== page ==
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[BtS] Civ of the Week: Sassanids 2016-10-05

[BtS] Civ of the Week: Sassanids

  1. cybrxkhan
    [FONT=&quot]A civ for the New Year, in honor of my Persian friends. Enjoy, as always.[/FONT]




    What is Civ of the Week?

    Spoiler :
    Civ of the Week is a “project” aiming at bringing you a new, fresh, exotic, and most of all, random, civ every 1-2 weeks, from all corners of the globe, from the Vietnamese to the Mittanni to the Iraqis. Each civilization features full civilopedia text entires, 1-2 leaders with unique game and diplomatic attitudes (they're not simply a copy of another leader!), a UU, a UB, unique diplomacy music, and full graphics.

    The purpose of Civ of the Week, then, is three-fold:

    1. To bring you random civs that would probably not have been chosen as civilizations first of all, and to provide a new, more exotic, more interesting experience in choosing civilizations.

    2. To promote more knowledge of lesser-known peoples, cultures, and histories.

    3. Make more civs for the totally awesome Civ Gold mod.

    Otherwise, then, enjoy!

    Statistics and Information for the Sassanids:

    Spoiler :
    [FONT=&quot]Leader:[FONT=&quot] Khosrau I (Philosophical, Financial)

    UU: Azadan Noble (Replaces Horse Archer) (+2 strength, no withdrawal chance, +10 hammer cost)

    UB: Caravanserai (Replaces Market) (+2 spy points)[/FONT]

    [FONT=&quot]Starting Techs:[FONT=&quot] Mysticism, Agriculture[/FONT][/FONT]

    [FONT=&quot]Credits:[FONT=&quot] bakuel (unit), chamaedrys (building), fk2006 and NikNaks (button)[/FONT][/FONT]

    [FONT=&quot]Description: [FONT=&quot]The Sassanids ruled Iran between c. 200 CE – c. 600 CE. During these four centuries, ancient Persia experienced a golden age rivaling that of the ancient Achaemenid Empire in terms of military strength, economic prosperity, and cultural sophistication. For many modern-day Iranians, it is considered the greatest age in Persian history.[/FONT][/FONT]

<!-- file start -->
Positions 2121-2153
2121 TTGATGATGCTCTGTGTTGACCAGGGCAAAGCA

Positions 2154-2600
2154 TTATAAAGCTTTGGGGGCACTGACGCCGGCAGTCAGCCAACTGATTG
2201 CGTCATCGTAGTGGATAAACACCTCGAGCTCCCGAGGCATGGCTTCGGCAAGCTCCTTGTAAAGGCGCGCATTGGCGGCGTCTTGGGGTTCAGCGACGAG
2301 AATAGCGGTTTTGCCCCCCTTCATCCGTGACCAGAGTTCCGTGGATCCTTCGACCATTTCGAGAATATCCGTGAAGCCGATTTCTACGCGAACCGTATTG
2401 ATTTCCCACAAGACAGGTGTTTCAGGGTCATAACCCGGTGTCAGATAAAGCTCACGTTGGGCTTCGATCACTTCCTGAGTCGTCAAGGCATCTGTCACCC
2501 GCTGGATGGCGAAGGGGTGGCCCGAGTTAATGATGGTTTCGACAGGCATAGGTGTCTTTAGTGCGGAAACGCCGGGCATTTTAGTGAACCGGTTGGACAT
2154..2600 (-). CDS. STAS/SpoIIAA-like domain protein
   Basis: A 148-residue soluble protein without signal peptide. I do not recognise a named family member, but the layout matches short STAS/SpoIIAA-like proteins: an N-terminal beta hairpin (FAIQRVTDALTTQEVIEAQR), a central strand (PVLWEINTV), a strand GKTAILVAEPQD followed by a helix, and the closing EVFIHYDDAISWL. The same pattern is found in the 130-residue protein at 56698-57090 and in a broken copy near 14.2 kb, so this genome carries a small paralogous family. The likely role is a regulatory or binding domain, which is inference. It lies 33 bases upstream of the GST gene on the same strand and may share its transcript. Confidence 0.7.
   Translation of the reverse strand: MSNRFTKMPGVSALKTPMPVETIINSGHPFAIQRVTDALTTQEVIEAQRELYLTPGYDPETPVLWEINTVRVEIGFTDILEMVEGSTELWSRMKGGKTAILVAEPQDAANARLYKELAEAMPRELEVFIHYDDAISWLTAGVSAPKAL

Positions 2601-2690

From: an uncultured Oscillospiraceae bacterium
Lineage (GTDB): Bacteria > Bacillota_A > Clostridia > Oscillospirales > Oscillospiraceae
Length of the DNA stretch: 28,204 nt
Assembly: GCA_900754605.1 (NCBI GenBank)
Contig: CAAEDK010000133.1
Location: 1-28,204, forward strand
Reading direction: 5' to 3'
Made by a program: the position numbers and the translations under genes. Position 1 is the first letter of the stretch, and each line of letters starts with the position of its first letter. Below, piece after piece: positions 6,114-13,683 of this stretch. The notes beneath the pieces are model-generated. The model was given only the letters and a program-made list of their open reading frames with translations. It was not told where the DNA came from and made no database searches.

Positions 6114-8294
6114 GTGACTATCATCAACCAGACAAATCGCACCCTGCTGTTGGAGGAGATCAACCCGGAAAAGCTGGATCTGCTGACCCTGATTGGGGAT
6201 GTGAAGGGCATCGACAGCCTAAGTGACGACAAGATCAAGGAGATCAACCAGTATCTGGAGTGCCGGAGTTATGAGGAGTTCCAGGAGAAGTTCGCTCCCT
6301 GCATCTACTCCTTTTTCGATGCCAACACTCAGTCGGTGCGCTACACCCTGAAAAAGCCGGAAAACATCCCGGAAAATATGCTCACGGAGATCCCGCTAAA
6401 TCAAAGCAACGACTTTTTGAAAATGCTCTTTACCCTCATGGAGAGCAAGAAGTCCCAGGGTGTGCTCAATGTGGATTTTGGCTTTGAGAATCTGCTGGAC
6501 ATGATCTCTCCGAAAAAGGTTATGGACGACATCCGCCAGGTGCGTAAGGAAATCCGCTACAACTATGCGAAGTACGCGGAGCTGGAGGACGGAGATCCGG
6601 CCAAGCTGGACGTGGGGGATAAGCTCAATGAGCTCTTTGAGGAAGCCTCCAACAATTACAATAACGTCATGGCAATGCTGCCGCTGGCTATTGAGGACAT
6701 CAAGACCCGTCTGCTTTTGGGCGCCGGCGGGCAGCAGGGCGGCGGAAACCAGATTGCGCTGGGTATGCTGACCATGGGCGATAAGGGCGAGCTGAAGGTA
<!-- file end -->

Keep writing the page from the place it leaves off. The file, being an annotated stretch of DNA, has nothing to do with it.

[FONT=&quot]The Sassanid dynasty began as one of many feudal lords in the Parthian Empire, which had ruled much of Iran since the second century BCE. Fed up with rule by the foreign, once nomadic Parthians, the Sassanids rose in revolt and took control of all Iran.[/FONT]

    [FONT=&quot]Almost immediately, the Sassanids continued the Roman-Persian conflict; fighting all over Mesopotamia, the Levant, and Arabia, the Roman (later Byzantine) and Sassanid Empires would fight almost continuously for over four centuries to little fruition. In essence, the conflict between the Sassanids and the Romans/Byzantines was essentially an ancient-era Cold War; many times, the Sassanids and Romans/Byzantines would attempt to influence and control satellite states throughout Northern and Eastern Africa, the Middle East, and Central Asia to their advantage. No side gained any significant success, even during the reigns of the great Emperors Justinian and Khosrau I (of Byzantium and Sassanid Persia respectively); it was only until the reign of Khosrau I’s grandson, Khosrau II, did the Sassanids begin to turn the tide. Taking advantage of internal strife within the Byzantine Empire, the Sassanids invaded and occupied the Levant, Egypt, and Anatolia. However, about a decade or two later, the Byzantine emperor Heraclius repelled the Sassanids and launched a bold invasion into the heart of the Sassanid Empire, eventually forcing the Sassanids to capitulate. Despite the Byzantine “victory”, both sides were so exhausted by centuries of war that they were unable to repel the Islamic Arab invasions that followed. The Arabs completely destroyed the Sassanid Empire, and the last Sassanid Shah, Yazdgerd III, was killed while fleeing in 651 CE. Yazdgerd’s descendants and other Persian nobles fled to Central Asia, and most particularly to Tang China, where Yazdgerd’s son and grandson served as generals.[/FONT]

    [FONT=&quot]The Sassanid dynasty witnessed a flowering of culture in Persia. Architecture, literature, art, and so forth blossomed; despite being overrun by the Islamic invasion, the Sassanid dynasty would later have penetrating and great influence on Islamic culture. It was also during the Sassanid dynasty that the Silk Road flourished, with trade flowing in from the far reaches of the world from China all the way to Rome. They had a great influence on many civilizations, including their rivals Rome, Byzantium, and China, as well as other civilizations such as India, Arabia, and Western Europe.[/FONT]



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